CHESS

Weekend Argus (Saturday Edition) - - GOODMOTORING -

THE WORLD cham­pi­onship has changed hands. Nor­we­gian Mag­nus Carlsen is the 16th world cham­pion, hav­ing beaten Viswanathan Anand in Chen­nai.

For­mer world cham­pion Garry Kas­parov said: “The guard has been changed. Last week, 22year- old Nor­we­gian prodigy Mag­nus Carlsen eas­ily top­pled world cham­pion Viswanathan Anand, 43, of In­dia. The chal­lenger won three games with­out a loss, plus seven draws, end­ing the match two games be­fore its sched­uled length of 12 games.

“Carlsen’s dom­i­na­tion ren­ders un­nec­es­sary any ex­ten­sive pun­ditry on the match it­self. He has been the world’s top-ranked player for two years al­ready while Anand’s re­sults have tailed off… Anand was fight­ing not only a stronger player but also the tidal forces of time and his­tory.

“Carlsen’s great­est chess strength is his re­mark­able in­tu­itive grasp of sim­pli­fied po­si­tions and his ac­cu­racy in them. I coached Carlsen for a year, in 2009, and I was amazed at how quickly he could cor­rectly eval­u­ate a po­si­tion ‘cold’, seem­ingly with­out any cal­cu­la­tion at all.”

Com­men­ta­tors have given indepth opin­ions as to what hap­pened, but none has com­mented on the ef­fect their di­ets may have had on their play.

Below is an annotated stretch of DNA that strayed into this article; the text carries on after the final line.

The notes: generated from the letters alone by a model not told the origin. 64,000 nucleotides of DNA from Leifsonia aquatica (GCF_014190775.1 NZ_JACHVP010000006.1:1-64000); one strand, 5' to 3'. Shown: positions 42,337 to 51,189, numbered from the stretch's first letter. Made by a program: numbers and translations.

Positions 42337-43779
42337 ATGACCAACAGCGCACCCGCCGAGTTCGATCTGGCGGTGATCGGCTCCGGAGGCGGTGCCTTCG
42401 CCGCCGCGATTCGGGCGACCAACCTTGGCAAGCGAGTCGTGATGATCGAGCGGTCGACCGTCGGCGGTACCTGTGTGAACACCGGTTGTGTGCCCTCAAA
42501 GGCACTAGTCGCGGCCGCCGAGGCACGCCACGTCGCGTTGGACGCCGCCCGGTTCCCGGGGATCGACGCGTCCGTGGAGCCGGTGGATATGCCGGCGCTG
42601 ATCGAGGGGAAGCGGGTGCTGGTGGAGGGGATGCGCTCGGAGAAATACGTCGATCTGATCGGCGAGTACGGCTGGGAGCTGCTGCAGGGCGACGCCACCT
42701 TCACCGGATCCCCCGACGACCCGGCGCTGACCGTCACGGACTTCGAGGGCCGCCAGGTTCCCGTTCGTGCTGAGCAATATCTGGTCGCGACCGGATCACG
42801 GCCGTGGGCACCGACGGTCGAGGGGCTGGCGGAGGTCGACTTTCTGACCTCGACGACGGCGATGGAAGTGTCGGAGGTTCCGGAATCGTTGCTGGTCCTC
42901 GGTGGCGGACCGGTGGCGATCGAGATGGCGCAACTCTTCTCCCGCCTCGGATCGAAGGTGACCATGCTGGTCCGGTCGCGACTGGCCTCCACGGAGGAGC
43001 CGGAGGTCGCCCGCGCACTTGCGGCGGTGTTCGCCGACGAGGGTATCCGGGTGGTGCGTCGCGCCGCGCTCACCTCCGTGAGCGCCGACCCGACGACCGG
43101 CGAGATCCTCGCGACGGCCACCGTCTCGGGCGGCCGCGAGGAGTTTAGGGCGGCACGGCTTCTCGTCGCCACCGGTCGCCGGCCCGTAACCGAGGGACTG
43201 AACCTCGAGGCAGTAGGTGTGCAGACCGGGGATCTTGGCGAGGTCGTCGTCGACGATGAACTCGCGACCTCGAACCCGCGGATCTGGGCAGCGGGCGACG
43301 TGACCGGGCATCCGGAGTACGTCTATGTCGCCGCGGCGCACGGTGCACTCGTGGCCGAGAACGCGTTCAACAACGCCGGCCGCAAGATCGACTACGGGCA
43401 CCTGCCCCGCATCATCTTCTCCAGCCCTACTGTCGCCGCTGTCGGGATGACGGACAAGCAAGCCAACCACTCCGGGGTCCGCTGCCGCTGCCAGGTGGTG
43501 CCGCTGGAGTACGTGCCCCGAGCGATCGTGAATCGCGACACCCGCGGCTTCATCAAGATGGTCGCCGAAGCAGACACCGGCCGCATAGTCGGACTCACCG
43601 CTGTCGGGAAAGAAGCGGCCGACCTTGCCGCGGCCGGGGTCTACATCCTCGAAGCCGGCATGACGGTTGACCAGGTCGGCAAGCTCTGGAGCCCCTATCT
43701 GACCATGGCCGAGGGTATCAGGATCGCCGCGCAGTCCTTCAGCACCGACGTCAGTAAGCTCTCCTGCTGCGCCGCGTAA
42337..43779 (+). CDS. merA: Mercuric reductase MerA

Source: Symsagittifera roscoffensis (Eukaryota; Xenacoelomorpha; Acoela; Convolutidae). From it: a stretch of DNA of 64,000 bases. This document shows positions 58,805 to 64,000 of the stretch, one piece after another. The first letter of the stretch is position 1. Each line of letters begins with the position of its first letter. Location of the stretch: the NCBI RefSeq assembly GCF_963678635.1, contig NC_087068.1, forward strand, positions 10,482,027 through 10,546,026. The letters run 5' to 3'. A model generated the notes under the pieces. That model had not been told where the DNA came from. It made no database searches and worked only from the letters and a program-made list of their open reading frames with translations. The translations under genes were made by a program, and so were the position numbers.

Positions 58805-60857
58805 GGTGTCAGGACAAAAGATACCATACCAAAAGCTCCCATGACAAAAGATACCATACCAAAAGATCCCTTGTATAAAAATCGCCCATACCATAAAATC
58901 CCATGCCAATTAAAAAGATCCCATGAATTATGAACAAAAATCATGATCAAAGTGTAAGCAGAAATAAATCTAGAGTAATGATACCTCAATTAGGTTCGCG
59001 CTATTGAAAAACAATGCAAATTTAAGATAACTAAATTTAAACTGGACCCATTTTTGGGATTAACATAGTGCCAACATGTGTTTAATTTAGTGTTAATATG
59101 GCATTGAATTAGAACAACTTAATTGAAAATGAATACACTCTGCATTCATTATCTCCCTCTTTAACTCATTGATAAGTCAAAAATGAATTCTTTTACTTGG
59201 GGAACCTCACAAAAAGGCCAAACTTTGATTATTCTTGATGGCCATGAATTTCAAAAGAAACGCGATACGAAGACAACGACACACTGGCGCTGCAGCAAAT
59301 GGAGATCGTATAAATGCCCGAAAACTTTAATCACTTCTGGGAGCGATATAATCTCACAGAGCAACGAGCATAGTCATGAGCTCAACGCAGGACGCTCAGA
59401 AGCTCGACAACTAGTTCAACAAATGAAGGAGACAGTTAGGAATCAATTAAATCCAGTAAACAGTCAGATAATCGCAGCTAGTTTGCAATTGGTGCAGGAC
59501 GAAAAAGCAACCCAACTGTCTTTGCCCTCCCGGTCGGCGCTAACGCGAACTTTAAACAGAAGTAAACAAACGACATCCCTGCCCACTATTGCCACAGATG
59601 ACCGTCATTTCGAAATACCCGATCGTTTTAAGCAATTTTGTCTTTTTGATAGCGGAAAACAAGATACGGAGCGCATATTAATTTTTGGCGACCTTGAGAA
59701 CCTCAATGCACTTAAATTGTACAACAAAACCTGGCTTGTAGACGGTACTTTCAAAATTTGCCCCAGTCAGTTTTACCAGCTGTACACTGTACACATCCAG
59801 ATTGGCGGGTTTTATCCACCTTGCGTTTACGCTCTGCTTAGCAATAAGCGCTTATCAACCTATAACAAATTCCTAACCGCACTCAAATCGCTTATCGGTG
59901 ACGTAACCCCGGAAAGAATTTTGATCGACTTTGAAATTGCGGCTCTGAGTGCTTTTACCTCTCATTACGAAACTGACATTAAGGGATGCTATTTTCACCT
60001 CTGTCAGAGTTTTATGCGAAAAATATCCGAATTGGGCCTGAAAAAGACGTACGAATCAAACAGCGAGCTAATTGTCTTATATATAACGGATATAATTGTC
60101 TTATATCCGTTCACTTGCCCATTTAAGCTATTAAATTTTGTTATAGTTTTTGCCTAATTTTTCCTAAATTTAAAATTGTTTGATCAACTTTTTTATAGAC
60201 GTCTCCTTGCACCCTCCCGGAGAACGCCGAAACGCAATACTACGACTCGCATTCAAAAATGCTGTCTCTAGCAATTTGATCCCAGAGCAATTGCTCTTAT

Carlsen break­fasted at about noon on a four-egg omelette with ham, cheese and ba­con, fol­lowed by a roti, then a ba­nana and sweet lime juice. He usu­ally had din­ner just be­fore the start of play which in­cluded pasta and two slices of pizza.

Anand, a veg­e­tar­ian, had break­fast at about 9am: muesli and fruit, some­times orange juice; lunch at noon: spinach dal; and din­ner was an aubergine dish or mush­room pizza.

● One of the big sports news sto­ries of the week has been the men­tal prob­lems of Jonathan Trott. Crick­eters get a lot of pub­lic­ity, but there are less-known ex­am­ples of chess play­ers suf­fer­ing men­tal break­downs. Ameri- can Paul Mor­phy gave up chess be­cause he felt he wasn’t taken se­ri­ously. Jose Ca­pablanca suf­fered a break­down dur­ing his los­ing match against Alexan­der Alekhine in 1927, but re­cov­ered to con­tinue for 34 games.

Ten-times Bri­tish cham­pion Jonathan Pen­rose suf­fered from nerves and col­lapsed mid-game at the 1970 Olympiad.

Closer to home, JC Archer jr (1909-1974) found the stress of chess too much and gave up in 1949. I tried with­out suc­cess to in­vite him to play in the 1960 Lubowski Me­mo­rial in Pre­to­ria.

The point is that men­tal pre­pared­ness is a vi­tal fac­tor in a young player’s train­ing, so look af­ter your kids.

● Send your com­ments and news to thechess­nik@gmail.com.

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